Google Scholar 

  • Martin-Smith KM (1993) The phenology of four species of Sargassum at Magnetic Island, Australia. Bot Mar 36:327–334

    Google Scholar 

  • McClanahan TR, McField M, Huitric M, Bergman K, Sala E, Nystrom M, Nordemar I, Elfwing T, Muthiga NA (2001) Responses of algae, corals and fish to the reduction of macroalgae in fished and unfished patch reefs of Glovers Reef Atoll, Belize. Coral Reefs 19:367–379

    Google Scholar 

  • McCook LJ (1996) Effects of herbivores and water quality on Sargassum distribution on the central Great Barrier Reef: cross-shelf transplants. Mar Ecol Prog Ser 139:179–192

    Google Scholar 

  • McCook LJ (1997) Effects of herbivory on zonation of Sargassum spp. within fringing reefs of the central Great Barrier Reef. Mar Biol 129:713–722

    Article  Google Scholar 

  • McCook LJ (1999) Macroalgae, nutrients and phase shifts on coral reefs: scientific issues and management consequences for the Great Barrier Reef. Coral Reefs 18:357–367

    Article  Google Scholar 

  • McCook LJ (2001) Competition between corals and algal turfs along a gradient of terrestrial influence in the nearshore central Great Barrier Reef. Coral Reefs 17:419–425

    Google Scholar 

  • McCook LJ, Chapman ARO (1993) Community succession following massive ice-scour on a rocky intertidal shore: recruitment, competition and predation during early, primary succession. Mar Biol 115:565–575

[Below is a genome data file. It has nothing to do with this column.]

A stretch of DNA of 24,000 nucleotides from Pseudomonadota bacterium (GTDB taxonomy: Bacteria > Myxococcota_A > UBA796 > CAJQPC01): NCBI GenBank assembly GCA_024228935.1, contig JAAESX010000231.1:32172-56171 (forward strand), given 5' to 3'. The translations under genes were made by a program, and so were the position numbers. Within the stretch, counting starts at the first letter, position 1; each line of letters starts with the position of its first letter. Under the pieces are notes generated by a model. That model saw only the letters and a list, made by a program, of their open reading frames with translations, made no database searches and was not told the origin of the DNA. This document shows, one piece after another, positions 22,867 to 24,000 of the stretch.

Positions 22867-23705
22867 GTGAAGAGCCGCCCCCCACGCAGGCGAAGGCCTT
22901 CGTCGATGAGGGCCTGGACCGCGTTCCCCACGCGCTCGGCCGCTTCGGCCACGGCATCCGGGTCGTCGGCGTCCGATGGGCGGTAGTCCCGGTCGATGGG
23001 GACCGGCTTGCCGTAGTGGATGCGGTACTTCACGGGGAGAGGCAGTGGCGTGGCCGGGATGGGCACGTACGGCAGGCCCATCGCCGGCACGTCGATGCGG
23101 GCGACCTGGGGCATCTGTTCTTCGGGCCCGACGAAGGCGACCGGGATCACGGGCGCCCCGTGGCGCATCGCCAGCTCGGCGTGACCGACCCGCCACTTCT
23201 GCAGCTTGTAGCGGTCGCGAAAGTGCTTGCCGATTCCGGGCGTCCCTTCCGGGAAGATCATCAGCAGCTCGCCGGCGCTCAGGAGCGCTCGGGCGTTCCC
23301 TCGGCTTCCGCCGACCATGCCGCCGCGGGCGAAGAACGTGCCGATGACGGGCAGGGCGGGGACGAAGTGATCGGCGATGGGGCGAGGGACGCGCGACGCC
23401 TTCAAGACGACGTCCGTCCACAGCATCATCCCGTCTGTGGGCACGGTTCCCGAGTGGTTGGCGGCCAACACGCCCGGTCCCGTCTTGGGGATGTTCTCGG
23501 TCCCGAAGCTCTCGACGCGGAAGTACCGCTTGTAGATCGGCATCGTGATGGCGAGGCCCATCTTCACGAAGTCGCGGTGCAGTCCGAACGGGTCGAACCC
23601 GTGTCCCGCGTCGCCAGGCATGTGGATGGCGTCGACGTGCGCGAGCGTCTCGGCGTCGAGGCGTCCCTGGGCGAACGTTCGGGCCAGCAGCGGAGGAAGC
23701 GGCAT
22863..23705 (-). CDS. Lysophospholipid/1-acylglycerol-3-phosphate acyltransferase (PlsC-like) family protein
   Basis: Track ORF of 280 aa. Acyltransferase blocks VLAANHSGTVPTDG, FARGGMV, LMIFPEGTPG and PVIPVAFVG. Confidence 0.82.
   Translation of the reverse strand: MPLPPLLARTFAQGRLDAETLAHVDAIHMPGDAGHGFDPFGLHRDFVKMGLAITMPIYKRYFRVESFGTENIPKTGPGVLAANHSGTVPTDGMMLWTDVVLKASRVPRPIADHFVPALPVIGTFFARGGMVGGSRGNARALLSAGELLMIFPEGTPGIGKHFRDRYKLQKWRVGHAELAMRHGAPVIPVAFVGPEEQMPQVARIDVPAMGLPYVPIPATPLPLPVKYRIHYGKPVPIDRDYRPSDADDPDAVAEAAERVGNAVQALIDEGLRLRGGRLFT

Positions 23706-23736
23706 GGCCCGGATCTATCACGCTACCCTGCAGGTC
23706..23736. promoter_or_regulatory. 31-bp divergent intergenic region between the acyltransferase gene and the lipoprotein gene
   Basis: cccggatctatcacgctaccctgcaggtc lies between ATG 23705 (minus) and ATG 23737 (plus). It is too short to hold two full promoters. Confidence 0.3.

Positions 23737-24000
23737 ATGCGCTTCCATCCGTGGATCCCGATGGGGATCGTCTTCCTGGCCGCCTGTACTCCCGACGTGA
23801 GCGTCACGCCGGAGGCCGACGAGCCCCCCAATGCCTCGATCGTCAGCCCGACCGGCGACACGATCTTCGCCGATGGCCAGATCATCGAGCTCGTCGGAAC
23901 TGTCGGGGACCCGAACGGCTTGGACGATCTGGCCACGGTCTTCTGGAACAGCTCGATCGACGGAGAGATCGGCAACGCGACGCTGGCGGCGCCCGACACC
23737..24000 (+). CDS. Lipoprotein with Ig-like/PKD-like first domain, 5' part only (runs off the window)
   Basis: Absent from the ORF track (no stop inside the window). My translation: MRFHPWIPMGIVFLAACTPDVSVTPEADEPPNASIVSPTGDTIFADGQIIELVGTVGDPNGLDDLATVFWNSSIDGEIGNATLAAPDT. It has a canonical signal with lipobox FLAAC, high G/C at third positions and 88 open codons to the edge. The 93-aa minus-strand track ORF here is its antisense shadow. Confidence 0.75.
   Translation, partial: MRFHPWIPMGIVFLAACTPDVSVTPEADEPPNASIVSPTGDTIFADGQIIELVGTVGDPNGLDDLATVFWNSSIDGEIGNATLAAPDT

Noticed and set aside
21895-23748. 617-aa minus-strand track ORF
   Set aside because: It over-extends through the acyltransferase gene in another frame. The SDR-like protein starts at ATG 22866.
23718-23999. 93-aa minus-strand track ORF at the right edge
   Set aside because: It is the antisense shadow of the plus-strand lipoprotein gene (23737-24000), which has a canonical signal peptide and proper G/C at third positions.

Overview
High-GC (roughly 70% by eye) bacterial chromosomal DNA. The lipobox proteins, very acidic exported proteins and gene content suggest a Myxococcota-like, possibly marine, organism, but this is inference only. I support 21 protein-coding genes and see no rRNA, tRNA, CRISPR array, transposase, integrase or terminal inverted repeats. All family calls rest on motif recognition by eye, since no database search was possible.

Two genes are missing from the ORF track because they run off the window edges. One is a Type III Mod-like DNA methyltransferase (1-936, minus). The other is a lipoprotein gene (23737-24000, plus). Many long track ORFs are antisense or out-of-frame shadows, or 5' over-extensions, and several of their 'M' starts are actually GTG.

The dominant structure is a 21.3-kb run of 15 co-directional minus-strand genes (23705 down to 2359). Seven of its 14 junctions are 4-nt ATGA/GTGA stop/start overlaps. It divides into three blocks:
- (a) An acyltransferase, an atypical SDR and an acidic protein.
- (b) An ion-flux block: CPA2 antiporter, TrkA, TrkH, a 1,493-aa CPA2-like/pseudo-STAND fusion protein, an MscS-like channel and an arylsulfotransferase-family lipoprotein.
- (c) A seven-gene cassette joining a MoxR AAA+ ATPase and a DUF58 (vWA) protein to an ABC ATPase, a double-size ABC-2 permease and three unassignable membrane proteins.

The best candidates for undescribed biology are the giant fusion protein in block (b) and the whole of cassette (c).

Google Scholar 

  • McCook LJ, Jompa J, Diaz-Pulido G (2001) Competition between corals and algae on coral reefs: a review of evidence and mechanisms. Coral Reefs 19:400–417

    Article  Google Scholar 

  • McCook LJ, Price IR, Klumpp DW (1997) Macroalgae on the GBR: causes or consequences, indicators or models of reef degradation? Proc 8th Int Coral Reef Symp 2:1851–1856

    Google Scholar 

  • Miller MW, Hay ME, Miller SL, Malone D, Sotka EE, Szmant AM (1999) Effects of nutrients versus herbivores on reef algae: A new method for manipulating nutrients on coral reefs. Limnol Oceanogr 44:1847–1861

    Google Scholar 

  • Morrison D (1988) Comparing fish and urchin grazing in shallow and deeper coral reef algal communities. Ecology 69:1367–1382

    Google Scholar 

  • Norton TA (1983) The resistance to dislodgement of Sargassum muticum germlings under defined hydrodynamic conditions. J Mar Biol Assoc UK 63:181–193

    Google Scholar 

  • Norton TA, Fetter R (1981) The settlement of Sargassum muticum propagules in stationary and flowing water. J Mar Biol Assoc UK 61:929–940

    Google Scholar 

  • Price IR (1989) Seaweed phenology in a tropical Australian locality (Townsville, North Queensland). Bot Mar 32:399–406

    Google Scholar 

  • Reed DC (1990) The effects of variable settlement and early competition on patterns of kelp recruitment. Ecology 71:776–787

    Google Scholar